Several concerns about this treatment model are related to the fact that BPD is a difficult disorder to treat, with a lengthy developmental history that is frequently slow to change. In addition, BPD is commonly comorbid with a range of Axis I and Axis II disorders, thus potentially increasing the complexity and length of treatment. Furthermore, individuals with BPD have disordered attachment, leading to difficulties with forming and ending relationships. To address these multiple complications, DBT is a staged therapy, designed to continue for more than 1 year in most cases to allow for the Stage 2 targets. The effects of premature termination of treatment have not been fully explored. The DBT approach is also highly structured and specific with regard to interventions, and this model does not fit all populations (Wagner, Rizvi, & Hamed, 2007).
Studies that have examined the efficacy of treatment have had limitations. For some studies, sample sizes were small and highly specific, thus limiting the generalizability of the results to standard clinical settings. In addition, the DBT groups were typically compared with treatment interventions that did not allow for the effects of motivated and enthusiastic clinicians, number of hours of treatment, counselor expertise, or supervision.
Finally, although thousands of treatment providers have been trained and are located all over the world, "there are not enough people trained," according to Linehan (Van Nuys, 2007). Thus, access to this specialized therapy continues to be somewhat limited.
Summary Chart: Dialectical Behavior Theory
Dialectical behavior therapy was developed to treat clients with BPD. It maintains that certain individuals who are exposed to invalidating environments during childhood in combination with biological factors react abnormally to emotional stimulation. Dialectical behavior therapy conceptualizes behavior broadly, to comprehensively address thinking, feeling, and behavior. Emphasis is placed on the function of behavior and the context in which behavior occurs. Its strength is its ability to explain the development of thought and experience over time.
Dialectical behavior therapy is a comprehensive treatment that merges cognitive-behavioral therapy with mindfulness-based practices of Buddhism. It balances the concept of learning behavioral change with the corresponding concept of learning acceptance. The DBT model emphasizes the identification of stimuli that trigger dysfunctional behaviors through previously learned associations and the outcomes that shape the development and maintenance of a behavior. It emphasizes the importance of the psychotherapeutic relationship, validation of the client, the impact of having been raised in an invalidating environment, and confrontation of resistance. It is highly structured, particularly during the initial stage of treatment when the client is lacking behavioral control and consequently engaging in dysfunctional and life-threatening behaviors. The main components of DBT are emotional regulation, distress tolerance, interpersonal effectiveness, and mindfulness training. Clients receive three main modes of treatment: individual counseling, skills group, and phone coaching. This model aims to reduce self-injurious and suicidal behaviors, behaviors that interfere with the therapeutic process, and behaviors that diminish the client's quality of life.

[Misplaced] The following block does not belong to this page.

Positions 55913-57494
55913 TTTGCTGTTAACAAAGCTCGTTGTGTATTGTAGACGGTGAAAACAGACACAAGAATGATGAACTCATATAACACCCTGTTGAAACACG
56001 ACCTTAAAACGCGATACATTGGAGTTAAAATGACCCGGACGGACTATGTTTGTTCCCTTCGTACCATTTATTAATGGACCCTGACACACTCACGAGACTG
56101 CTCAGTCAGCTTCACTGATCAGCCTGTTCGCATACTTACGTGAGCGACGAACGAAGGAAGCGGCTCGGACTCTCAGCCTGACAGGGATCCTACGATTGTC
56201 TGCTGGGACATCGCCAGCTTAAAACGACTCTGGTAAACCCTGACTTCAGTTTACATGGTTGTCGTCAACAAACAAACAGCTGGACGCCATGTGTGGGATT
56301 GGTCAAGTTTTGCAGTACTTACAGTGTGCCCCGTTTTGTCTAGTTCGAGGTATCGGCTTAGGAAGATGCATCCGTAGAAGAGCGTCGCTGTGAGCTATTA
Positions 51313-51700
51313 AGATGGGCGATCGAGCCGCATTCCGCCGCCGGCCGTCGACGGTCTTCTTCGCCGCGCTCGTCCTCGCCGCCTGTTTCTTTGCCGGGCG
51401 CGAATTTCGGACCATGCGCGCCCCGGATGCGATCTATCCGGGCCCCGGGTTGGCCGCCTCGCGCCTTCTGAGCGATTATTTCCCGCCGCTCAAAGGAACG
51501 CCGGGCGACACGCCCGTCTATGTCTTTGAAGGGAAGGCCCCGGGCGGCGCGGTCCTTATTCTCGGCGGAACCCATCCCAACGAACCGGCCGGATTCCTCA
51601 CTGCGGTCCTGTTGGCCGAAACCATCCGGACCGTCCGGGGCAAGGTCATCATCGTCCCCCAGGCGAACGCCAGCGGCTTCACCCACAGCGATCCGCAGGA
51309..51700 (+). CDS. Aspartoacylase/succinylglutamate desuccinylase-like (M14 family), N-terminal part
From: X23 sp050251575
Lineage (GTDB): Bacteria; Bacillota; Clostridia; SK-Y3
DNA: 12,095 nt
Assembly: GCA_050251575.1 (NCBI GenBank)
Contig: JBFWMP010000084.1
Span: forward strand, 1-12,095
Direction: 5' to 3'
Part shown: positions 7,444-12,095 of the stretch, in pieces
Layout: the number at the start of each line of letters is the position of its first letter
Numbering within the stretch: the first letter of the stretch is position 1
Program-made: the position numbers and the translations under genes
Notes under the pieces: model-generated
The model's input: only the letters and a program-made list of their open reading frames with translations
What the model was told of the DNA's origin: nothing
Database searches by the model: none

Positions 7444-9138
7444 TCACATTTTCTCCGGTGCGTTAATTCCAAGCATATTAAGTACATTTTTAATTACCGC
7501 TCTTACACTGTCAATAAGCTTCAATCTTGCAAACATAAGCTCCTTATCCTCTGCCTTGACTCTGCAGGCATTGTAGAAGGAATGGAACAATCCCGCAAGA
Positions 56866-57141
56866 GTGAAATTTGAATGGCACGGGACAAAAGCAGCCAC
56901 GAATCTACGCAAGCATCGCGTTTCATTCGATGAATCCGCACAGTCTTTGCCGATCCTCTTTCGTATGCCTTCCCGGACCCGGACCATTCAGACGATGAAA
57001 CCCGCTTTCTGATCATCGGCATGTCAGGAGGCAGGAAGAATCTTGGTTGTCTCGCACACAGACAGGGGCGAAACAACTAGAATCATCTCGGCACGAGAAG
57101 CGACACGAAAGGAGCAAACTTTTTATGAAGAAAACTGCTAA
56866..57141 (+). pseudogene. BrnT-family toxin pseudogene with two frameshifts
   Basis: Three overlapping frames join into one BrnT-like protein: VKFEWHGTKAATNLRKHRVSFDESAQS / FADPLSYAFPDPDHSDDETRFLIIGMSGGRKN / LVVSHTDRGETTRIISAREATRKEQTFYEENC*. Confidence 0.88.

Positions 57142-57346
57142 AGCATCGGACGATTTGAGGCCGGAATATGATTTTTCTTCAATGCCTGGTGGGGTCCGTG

Dialectical behavior therapy targets behaviors in a descending hierarchy. Prior to the initiation of counseling, a commitment for participation is secured from the client. Once treatment is initiated, the emphasis is on decreasing high-risk suicidal behaviors and moving from being out of control of one's behavior to being in control. The second stage of treatment targets helping clients move from being emotionally shut down to experiencing emotions fully by addressing any resistance that has the potential to interfere with the therapeutic process. The third stage of treatment works with clients on daily stressors and assists with solving behaviors that interfere with or reduces the quality of life. During this stage, the model also targets decreasing and dealing with PTSD responses. The final stage of counseling promotes moving from incompleteness to completeness through enhancing respect for self and promoting the acquisition of behavioral skills for coping with distress.
The DBT model proposes that successful counseling intervention meets five critical functions: (a) improve and preserve the client's incentive to change, (b) boost the client's capabilities, (c) ensure that the client's new capabilities are generalized to all relative environments, (d) enhance the counselor's motivation to treat clients while also enhancing the counselor's skills, and (e) structure the environment so that the treatment can take place.
Dialectical behavior therapy uses the primary strategies of cognitive-behavioral therapy. A number of supplementary and distinctive strategies are included in the treatment to augment the value of treatment. In line with dialectical ideology change, strategies are combined with acceptance strategies, including strategies to increase commitment to therapy, problem-solving strategies, validation strategies, and dialectical strategies.
Concerns about this treatment model are related to the fact that BPD is a difficult disorder to treat, with a lengthy developmental history that is frequently slow to change. In addition, BPD is commonly comorbid with a range of Axis I and Axis II disorders, thus potentially increasing the complexity and length of treatment. To address these multiple complications, DBT is a structured therapy designed to continue for more than 1 year in most cases to allow for the Stage 2 targets. This model does not fit all populations (Wagner et al., 2007).